BP Begins Selling Ultra-Low Sulfur Diesel in California
BP announced June 14 that its cleaner-burning, ultra-low sulfur ECD-1 diesel fuel will now be sold at all of its California ARCO and AM/PM retail outlets, where diesel is sold. BP has begun to invest in new retail sites as the company expands its presence in the region with fueling and convenience outlets.
BP says these new prototype facilities will utilize solar energy and all will sell cleaner-burning fuels, like ECD-1. BP currently operates or franchises more than 500 ARCO and AM/PM stations in the greater Los Angeles area, some of which are under renovation to modernize older facilities. The company says it plans to sell ECD-1 at approximately 65 ARCO retail sites in the Los Angeles area. The inclusion of solar power at all new AM/PM convenience stores is part of BP’s worldwide effort to demonstrate that energy-related business needs can be met while minimizing environmental impact. The first Los Angeles area station to be built is in South Gate.
The company says new solar stations will feature solar photovoltaic panels atop pump island canopies providing enough energy to supply approximately 20 percent of the site’s overall energy needs.
BP began marketing the cleaner-burning fuel in December of 1999 and has been selling it through local and regional resellers and distributors. BP currently supplies about 20 percent of the state’s 220,000-barrel-per-day diesel demand, according to California Energy Commission statistics.
According to BP, with the increased exposure ECD-1 will have in the retail marketplace, the fuel is capable of reducing particulate matter, hydrocarbon and carbon monoxide emissions from diesel vehicles by more than 90 percent when used in conjunction with an exhaust after treatment filter. BP says this emission improvement is attributed to both the fuel’s ultra-low sulfur content of 15 parts per million (ppm), or almost 10 times lower than average California Air Resources Board (CARB) diesel fuel, and the use of on-board catalytic exhaust filters.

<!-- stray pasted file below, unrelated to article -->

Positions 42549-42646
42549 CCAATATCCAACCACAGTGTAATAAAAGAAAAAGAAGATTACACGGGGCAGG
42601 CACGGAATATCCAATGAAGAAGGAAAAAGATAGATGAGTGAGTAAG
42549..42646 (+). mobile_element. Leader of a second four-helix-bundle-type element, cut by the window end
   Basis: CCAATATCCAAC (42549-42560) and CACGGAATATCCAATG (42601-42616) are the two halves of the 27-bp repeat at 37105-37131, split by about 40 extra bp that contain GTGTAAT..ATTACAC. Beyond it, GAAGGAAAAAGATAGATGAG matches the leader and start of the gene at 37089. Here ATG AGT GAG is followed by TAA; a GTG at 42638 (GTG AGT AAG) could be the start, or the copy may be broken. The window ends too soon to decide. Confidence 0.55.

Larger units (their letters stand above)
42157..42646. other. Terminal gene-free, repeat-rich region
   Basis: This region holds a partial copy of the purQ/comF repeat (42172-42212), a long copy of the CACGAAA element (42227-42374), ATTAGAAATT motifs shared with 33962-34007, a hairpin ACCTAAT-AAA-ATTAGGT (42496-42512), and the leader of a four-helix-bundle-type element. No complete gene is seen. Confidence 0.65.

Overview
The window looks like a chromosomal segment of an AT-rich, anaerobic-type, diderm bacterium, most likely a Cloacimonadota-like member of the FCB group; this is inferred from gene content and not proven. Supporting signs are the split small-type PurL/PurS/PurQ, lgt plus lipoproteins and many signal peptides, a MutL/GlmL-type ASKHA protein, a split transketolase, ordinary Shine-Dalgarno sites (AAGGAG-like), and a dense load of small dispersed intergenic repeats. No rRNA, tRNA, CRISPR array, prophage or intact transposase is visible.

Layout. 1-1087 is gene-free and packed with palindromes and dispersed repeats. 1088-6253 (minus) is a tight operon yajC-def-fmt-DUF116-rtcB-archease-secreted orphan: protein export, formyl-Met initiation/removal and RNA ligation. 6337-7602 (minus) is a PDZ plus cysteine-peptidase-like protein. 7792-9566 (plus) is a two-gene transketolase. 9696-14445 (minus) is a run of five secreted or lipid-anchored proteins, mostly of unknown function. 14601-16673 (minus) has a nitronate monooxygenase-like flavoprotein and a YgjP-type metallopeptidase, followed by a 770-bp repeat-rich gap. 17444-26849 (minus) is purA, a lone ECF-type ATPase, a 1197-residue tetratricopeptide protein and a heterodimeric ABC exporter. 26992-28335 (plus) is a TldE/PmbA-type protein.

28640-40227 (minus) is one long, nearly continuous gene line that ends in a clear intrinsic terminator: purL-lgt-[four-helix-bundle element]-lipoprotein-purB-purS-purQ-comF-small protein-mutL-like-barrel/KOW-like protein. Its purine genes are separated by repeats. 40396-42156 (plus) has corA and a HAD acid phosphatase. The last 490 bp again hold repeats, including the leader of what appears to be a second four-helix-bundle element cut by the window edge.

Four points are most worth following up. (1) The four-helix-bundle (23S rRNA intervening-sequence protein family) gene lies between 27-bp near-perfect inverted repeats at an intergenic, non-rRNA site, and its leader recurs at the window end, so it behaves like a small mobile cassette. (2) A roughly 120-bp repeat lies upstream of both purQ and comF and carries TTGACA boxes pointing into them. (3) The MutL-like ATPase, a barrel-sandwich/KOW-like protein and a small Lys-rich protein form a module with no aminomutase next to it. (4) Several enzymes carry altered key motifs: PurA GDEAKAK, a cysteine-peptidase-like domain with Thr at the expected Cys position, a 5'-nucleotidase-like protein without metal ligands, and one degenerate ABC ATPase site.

According to CARB, there are approximately 750,000 vehicles operating in California that require diesel fuel, some of which have yet to be treated with catalytic exhaust filters. The company will continue to make and sell CARB diesel for its customers who have not yet chosen to move to cleaner-burning ECD-1.
To date, BP has introduced cleaner-burning fuels in more than 110 cities worldwide. Last year, BP claims these cleaner burning fuels removed the equivalent of 100,000 cars’ emission from the road every day. In Los Angeles, the equivalent of more than 7,000 cars’ emission was eliminated daily.